G&H Has mucosal healing been studied in patients being treated with anti-TNF agents other than infliximab?

WJS Mucosal healing has not been very well studied in trials of certolizumab pegol (Cimzia, UCB). However, mucosal healing has been studied in CD and UC patients treated with adalimumab (Humira, Abbott). The EXTEND trial examined mucosal healing in CD patients who were treated with adalimumab; data from this study have been published in abstract form, and the full study will be published soon. In addition, 2 studies are examining the efficacy of adalimumab in patients with UC; a study assessing adalimumab for induction therapy has already been published, and a study assessing adalimumab for induction and maintenance therapy is currently in press in Gastroenterology. These studies all include mucosal healing endpoints; however, like the original infliximab studies published in 2005, these studies are not designed to examine the relationship between mucosal healing and long-term outcomes.

G&H What further studies are needed to explore the relationship between mucosal healing and long-term outcomes in UC?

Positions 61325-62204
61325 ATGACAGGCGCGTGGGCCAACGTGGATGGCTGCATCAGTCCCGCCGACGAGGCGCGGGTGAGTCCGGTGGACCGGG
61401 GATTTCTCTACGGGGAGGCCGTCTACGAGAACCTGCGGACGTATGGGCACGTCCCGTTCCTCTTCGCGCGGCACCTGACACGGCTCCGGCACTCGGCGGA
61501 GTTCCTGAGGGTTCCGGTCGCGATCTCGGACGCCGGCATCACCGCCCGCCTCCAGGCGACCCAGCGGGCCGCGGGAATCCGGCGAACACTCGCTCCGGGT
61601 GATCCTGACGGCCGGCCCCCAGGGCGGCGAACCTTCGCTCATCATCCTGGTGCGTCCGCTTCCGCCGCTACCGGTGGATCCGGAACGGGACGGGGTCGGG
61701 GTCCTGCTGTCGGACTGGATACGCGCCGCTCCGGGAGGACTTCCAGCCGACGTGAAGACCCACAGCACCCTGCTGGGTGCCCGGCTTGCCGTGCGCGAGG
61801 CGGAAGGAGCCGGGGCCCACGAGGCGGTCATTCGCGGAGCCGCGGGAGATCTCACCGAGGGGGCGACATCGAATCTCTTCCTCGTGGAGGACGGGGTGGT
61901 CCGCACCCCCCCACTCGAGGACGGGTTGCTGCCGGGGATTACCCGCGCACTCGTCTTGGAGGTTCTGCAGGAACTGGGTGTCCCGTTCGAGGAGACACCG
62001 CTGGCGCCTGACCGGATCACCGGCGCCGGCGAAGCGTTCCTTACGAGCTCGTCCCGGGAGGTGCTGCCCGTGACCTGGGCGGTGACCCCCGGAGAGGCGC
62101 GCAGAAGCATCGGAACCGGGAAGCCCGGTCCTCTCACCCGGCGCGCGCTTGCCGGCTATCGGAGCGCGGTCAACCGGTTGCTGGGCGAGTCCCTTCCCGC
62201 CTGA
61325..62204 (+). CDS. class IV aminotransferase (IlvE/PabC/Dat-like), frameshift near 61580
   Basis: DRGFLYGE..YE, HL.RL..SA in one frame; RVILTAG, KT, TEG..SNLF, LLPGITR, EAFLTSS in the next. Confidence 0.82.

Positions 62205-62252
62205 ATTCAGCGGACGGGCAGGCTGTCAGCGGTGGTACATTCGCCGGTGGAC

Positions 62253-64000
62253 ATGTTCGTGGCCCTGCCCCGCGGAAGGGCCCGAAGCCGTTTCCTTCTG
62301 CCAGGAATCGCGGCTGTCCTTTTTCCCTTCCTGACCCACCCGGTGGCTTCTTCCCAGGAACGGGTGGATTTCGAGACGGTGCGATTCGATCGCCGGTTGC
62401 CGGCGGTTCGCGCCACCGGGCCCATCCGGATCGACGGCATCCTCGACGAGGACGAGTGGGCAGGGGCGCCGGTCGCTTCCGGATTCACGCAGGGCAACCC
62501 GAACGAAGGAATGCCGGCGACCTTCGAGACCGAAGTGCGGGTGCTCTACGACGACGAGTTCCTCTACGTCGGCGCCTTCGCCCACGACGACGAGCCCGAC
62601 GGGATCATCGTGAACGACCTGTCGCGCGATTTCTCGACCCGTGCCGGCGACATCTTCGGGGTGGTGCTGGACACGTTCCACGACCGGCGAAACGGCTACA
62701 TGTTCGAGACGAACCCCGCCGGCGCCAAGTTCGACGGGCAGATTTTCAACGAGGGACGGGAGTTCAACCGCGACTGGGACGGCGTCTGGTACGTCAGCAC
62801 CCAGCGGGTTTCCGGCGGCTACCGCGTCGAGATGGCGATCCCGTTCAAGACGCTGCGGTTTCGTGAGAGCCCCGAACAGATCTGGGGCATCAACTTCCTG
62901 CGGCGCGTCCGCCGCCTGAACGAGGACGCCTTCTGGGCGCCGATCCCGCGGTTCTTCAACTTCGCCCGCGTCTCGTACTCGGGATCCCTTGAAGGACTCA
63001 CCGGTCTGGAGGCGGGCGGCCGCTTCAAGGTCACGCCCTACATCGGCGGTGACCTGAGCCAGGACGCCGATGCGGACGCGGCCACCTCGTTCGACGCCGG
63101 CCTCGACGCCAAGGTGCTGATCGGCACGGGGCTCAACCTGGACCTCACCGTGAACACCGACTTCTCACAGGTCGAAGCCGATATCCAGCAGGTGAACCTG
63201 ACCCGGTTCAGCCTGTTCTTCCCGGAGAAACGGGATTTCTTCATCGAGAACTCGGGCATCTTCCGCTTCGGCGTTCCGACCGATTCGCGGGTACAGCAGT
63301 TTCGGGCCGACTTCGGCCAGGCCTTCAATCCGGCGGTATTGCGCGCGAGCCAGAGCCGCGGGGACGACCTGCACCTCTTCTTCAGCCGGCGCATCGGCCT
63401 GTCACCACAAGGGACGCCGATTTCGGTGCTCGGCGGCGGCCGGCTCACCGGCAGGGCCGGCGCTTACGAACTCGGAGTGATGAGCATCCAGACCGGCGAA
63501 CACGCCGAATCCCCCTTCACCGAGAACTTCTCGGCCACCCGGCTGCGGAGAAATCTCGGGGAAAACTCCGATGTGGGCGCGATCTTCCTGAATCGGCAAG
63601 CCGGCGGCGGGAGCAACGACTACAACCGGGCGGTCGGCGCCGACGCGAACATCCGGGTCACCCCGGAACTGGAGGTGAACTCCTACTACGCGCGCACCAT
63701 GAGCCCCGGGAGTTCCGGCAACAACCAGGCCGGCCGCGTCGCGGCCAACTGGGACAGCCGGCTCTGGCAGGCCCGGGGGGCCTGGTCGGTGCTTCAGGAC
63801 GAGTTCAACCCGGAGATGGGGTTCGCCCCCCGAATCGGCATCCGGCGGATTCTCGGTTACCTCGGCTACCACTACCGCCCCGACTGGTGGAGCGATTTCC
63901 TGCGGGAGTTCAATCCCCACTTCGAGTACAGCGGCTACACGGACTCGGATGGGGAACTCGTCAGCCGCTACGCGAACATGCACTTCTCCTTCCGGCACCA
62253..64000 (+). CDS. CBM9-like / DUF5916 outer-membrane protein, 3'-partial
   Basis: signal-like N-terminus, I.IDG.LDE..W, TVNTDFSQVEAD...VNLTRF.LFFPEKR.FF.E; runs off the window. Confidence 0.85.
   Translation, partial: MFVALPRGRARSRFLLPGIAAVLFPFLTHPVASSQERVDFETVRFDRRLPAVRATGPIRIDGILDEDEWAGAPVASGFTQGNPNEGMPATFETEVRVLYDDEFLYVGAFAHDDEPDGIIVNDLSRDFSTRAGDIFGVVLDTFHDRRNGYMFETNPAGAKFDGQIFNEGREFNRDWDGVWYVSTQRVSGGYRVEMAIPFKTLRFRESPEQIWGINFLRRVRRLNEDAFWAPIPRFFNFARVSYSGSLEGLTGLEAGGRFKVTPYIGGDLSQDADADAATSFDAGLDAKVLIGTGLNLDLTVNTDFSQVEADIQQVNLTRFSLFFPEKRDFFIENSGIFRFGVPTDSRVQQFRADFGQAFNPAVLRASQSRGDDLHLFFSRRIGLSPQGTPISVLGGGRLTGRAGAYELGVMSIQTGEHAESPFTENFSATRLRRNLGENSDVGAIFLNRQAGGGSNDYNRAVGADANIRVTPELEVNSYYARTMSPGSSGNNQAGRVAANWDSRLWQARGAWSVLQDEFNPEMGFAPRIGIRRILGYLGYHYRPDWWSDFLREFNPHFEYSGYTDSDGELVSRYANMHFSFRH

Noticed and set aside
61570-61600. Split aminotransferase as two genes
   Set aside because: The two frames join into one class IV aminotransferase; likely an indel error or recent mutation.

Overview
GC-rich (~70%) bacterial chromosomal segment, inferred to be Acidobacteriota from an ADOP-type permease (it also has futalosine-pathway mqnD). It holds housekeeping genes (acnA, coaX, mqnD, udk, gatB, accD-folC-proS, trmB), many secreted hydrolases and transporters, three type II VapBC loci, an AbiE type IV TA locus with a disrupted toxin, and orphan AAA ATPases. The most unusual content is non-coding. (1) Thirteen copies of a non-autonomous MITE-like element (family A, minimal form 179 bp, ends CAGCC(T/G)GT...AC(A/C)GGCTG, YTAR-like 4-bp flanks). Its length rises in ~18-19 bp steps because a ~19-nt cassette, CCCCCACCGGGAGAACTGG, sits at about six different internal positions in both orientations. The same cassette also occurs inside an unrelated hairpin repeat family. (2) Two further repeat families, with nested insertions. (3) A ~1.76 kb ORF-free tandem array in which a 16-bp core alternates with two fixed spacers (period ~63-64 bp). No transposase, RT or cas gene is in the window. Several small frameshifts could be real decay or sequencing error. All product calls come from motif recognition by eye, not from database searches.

WJS Prospective studies are needed to better understand this relationship. The REACT II study is currently being planned to assess the use of different treatment algorithms for CD; in this study, treatment will involve a series of drugs used in a predefined sequence. Patients in the experimental arm of the study will undergo colonoscopy at baseline and approximately every 4 months thereafter until mucosal healing is achieved or the clinician runs out of options in the treatment algorithm; the control arm of this study will consist of a treatment algorithm based on clinical endpoints. This trial will then compare the 2 groups in terms of outcomes such as occurrence of disease complications, need for surgery, and need for chronic steroid use. While I am not aware that such a trial is being planned for UC, I imagine that researchers will consider it once the CD trial has been launched.